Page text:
The days when wood shop was a component of everyone’s high school education are gone—but that doesn’t mean woodworking has disappeared. Far from it—it’s just moved to YouTube. Whether you’re a just-the-basics beginner or an experienced craftsperson, one (or more) of these YouTubers will no doubt appeal.
Steve Ramsey’s Woodworking for Mere Mortals
Lots of cottage-friendly projects and step-by-step instruction, plus a fun and engaging host—there’s a reason Steve Ramsey shows up on everyone’s list of top woodworking YouTube channels.
John Heisz’s I Build It
If you’ve don’t have quite the right tool for your job, never fear—John Heisz, an Ontario woodworker, can show you how to make your own, including a router table, hand screw clamp or woodworking vise.
Totally beginner-friendly, WoodWork Web features both projects and technique videos. Make a Lazy Susan for your cottage picnic table, or learn the finer points of using an electric hand plane—they’re all there.
Jon Peters Art & Home
A woodworking channel that also has lots of cottage-friendly home improvement projects, including spring boat maintenance and how to put together an outdoor kitchen. There’s also a healthy dose of art projects, too.
She’s not a pro, but she does tackle a wide range of projects on her DIY channel—and takes viewers along for the ride. You’ll learn from her process, even when things don’t quite go as planned.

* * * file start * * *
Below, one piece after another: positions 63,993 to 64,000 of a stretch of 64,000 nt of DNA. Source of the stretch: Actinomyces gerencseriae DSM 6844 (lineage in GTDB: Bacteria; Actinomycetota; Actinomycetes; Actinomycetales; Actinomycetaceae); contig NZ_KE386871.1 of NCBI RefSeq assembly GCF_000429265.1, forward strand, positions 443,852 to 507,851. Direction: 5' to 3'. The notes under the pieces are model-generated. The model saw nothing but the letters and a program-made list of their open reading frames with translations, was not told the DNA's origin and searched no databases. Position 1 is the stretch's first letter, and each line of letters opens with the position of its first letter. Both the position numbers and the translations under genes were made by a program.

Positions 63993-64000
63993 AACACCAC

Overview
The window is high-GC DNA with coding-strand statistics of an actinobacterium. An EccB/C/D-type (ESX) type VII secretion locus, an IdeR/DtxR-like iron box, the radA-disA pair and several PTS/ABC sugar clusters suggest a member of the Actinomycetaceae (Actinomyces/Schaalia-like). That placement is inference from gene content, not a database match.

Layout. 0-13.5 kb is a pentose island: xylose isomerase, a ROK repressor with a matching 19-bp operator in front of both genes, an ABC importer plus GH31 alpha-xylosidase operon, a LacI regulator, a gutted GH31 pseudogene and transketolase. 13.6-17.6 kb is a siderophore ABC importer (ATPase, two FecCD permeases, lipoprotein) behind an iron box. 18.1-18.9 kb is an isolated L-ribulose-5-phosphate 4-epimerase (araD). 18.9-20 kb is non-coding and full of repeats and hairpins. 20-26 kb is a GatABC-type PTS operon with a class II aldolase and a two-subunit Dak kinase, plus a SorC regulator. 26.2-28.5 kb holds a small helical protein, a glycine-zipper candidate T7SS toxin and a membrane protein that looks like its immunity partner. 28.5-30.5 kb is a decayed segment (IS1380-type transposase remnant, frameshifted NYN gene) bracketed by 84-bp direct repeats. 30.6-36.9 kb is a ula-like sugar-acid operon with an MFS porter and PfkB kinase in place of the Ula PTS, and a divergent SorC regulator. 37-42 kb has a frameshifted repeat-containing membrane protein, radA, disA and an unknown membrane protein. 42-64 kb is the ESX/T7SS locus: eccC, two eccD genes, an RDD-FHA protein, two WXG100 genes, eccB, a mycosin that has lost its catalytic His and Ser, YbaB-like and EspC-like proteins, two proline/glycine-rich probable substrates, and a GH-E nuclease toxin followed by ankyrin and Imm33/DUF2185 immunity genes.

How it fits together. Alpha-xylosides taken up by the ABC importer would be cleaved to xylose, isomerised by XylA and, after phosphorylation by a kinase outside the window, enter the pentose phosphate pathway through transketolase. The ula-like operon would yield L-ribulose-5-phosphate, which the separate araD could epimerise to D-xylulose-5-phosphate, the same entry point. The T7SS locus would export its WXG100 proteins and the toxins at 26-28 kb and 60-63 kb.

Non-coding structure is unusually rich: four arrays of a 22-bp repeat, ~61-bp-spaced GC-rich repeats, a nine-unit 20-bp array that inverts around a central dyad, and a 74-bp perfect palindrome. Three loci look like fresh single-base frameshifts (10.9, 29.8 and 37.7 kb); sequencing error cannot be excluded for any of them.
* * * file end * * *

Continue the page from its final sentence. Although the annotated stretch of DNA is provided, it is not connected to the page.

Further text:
Jay Bates’ Jay’s Custom Creations
Workshop projects and hacks to help you make the most of your space, along with tool tutorials and furniture how-tos. Check out the series of projects made only with 2x4s for beginner-friendly ideas.
Paul Sellers is a British woodworker and furniture maker who will teach you everything you need to know about working with hand tools—how to set a plane, how to sharpen a saw, and everything in between. You won’t see any roaring bandsaws in Sellers’ video, but you’ll love his purist’s approach.
Hint—Darbin Orvar isn’t actually someone’s name. Swedish-American wodworker Linn Orvar explains that her YouTube channel’s name is actually a play on her dog’s name. Whatever the name, you’ll find a ton of interesting projects on the channel—not all of them are woodworking, but the ones that are are both interesting and useful.
If you’re on a budget, DIY guy Izzy Swan has a bunch of projects you can complete for $50 and under. He’s also got an entire playlist devoted to workshop hacks, many of which show you how to reuse old wood and pallets.
I Like to Make Stuff
OK, maybe you don’t need to know how to make a lightsaber (but actually, you really do), but maybe you’d like to know how to make a non-rustic front hall bench. Or a wooden digital clock. Or a secret door that opens by pulling a book off a shelf. Whatever project interests you, chances are Bob Clagett’s done it.
The projects are great, but the production values are spectacular. Time lapses, stop motion, and animation all combine on architect Frank Howarth’s channel to delight the eye as well as inspire the hands. He’s got lots of smaller scale projects on offer, including toys and ornaments. Plus, he’s got a whole playlist dedicated to his cinematography.
Drunken Woodworker/Make Something
Dave Picciuto offers lots of slightly quirky projects (a table with a hot dog inlay, for example) along with tips, techniques, and tool tutorials. He’s high-energy, which means a 10-minute video won’t seem long—and the finished project is worth it.
Who did we miss? Who’s your favourite woodworking YouTuber?